Between FIGS. 3 and 4, the degradable material of collars, barriers, sleeves or tubes 18 is degraded or disintegrated through a mechanism such as heat, the passage of a sufficient amount of time, e.g. a few hours, or a combination thereof. As noted, optionally the degradable barriers 18 degrade or disintegrate into at least one product, such as an acid or other agent that in turn removes the filter cake 22 from adjacent the former location of the barrier 18. The resulting structure would appear schematically similarly to FIG. 4 where flow pathways 28 are left through the cement 24 between the orifices 12 and the formation 20. After this point, the well would be ready to be produced (hydrocarbons flowing through pathways 28 from the formation 20 into the casing 10), or the well would be ready to have water injected in the direction from the casing 10 through flow pathways 28 into the formation 20.

While barriers or sleeves 18 could be degraded by the application of a liquid, such as an acid or other chemical or solvent, it should be understood that one difficulty with doing so is getting the liquid to distribute effectively through the entire length of the casing. An important advantage of the method herein is that when the barriers 18 degrade, the product is locally formed and directly delivered at many sites along the length of the borehole 14. If a liquid such as an acid or other agent is delivered downhole to dissolve or degrade the barriers 18, filter cake 22 next to the barrier 18 would likely also be removed and the liquid would be free to leak off into the formation 10, instead of continuing down the casing 10 to subsequent barrier 18. This technique is an improvement over trying to deliver an acid or other agent from the surface to be distributed at many locations evenly along the wellbore. Typically, the amount of agent delivered diminishes with distance.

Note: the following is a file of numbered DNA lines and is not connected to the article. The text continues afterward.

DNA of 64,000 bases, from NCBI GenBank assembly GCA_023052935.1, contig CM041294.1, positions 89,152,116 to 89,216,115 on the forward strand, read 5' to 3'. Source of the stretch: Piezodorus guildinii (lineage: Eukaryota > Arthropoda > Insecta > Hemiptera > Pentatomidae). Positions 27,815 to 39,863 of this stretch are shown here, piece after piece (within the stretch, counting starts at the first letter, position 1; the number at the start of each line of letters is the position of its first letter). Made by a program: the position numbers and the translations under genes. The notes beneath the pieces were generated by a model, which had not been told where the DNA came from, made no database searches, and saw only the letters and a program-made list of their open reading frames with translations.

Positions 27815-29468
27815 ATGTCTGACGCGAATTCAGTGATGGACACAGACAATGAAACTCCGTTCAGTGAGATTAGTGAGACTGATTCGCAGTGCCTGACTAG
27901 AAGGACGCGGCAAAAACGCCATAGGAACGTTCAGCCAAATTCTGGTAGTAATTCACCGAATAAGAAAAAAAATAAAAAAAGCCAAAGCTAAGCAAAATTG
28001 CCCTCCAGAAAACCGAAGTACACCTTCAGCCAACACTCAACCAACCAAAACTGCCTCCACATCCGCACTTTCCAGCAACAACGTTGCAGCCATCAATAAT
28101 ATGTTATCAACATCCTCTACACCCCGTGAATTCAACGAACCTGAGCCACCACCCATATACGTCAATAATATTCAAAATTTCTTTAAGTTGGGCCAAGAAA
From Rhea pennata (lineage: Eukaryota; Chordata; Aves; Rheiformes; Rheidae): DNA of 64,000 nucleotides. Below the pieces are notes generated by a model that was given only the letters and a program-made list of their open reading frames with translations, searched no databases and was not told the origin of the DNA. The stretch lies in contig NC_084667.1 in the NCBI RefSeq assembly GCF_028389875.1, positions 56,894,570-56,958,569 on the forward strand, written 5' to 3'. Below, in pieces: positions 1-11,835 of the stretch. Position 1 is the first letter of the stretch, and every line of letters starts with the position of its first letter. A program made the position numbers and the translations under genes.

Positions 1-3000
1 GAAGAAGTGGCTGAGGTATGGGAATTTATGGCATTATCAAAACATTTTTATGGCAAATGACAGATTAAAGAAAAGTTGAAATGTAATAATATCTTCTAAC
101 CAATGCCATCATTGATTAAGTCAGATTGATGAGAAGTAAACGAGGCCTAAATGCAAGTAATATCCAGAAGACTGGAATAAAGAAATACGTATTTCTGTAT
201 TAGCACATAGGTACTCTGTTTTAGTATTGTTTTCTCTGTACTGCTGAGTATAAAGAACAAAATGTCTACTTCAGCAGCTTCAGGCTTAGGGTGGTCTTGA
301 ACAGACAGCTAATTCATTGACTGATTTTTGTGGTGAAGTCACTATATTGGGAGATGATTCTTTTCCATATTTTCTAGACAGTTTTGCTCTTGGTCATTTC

It is expected that the delayed degradation material layer and/or a metal shroud would serve as a protective coating on delicate or sensitive parts of downhole tools, as well as to prevent or inhibit premature or uncontrolled degradation of the degradable barriers in the orifices of the flow conduit. A coating, layer or film could be applied on the outer surface or exterior of the downhole filtration tool and serve as such protection until the tool is in place in the well. The removal mechanism(s) would then be activated to place the tool into service. For instance, sand control screens and other downhole filtration tools could be coated to prevent plugging while running in the hole, thereby enhancing the gravel placement to prevent voids from forming and dissolving filter cakes on open hole wellbores.

As previously discussed, the removal mechanism could include, but is not necessarily limited to heat, time, the application of a chemical or solvent such as water, and the like. These types of coatings could be used to control the release of chemicals or activate a downhole switch such as upon the influx of water into the production stream. This technology could be used to place temporary plugs into orifices that stay closed until water (or other agent) dissolves or degrades them. Downhole hydraulic circuits could also be constructed for “intelligent” well completion purposes. In general, these polymers and other temporary, degradable materials could be applied to any situation where isolation from well fluids is desired until a known or predetermined event occurs to remove them.

It will be appreciated that temporary barriers and degradation material layers could find utility on or within mechanisms at remote locations other than subterranean reservoirs. Such other remote locations include, but are not necessarily limited to, the interior of remote pipelines, subsea locations, polar regions, spacecraft, satellites, extraterrestrial planets, moons and asteroids, and within biological organisms, such as human beings (on a micro- or nano-scale), and the like.

Thus, the apparatus and methods discussed herein provide a method for temporarily blocking a flow pathway, where the temporary barrier and delayed degradation material layer may be easily removed. Further, in some embodiments a temporary barrier and temporary coating may be used, where a first component or barrier disintegrates or degrades into a product that removes the second barrier or coating, such as a filter cake.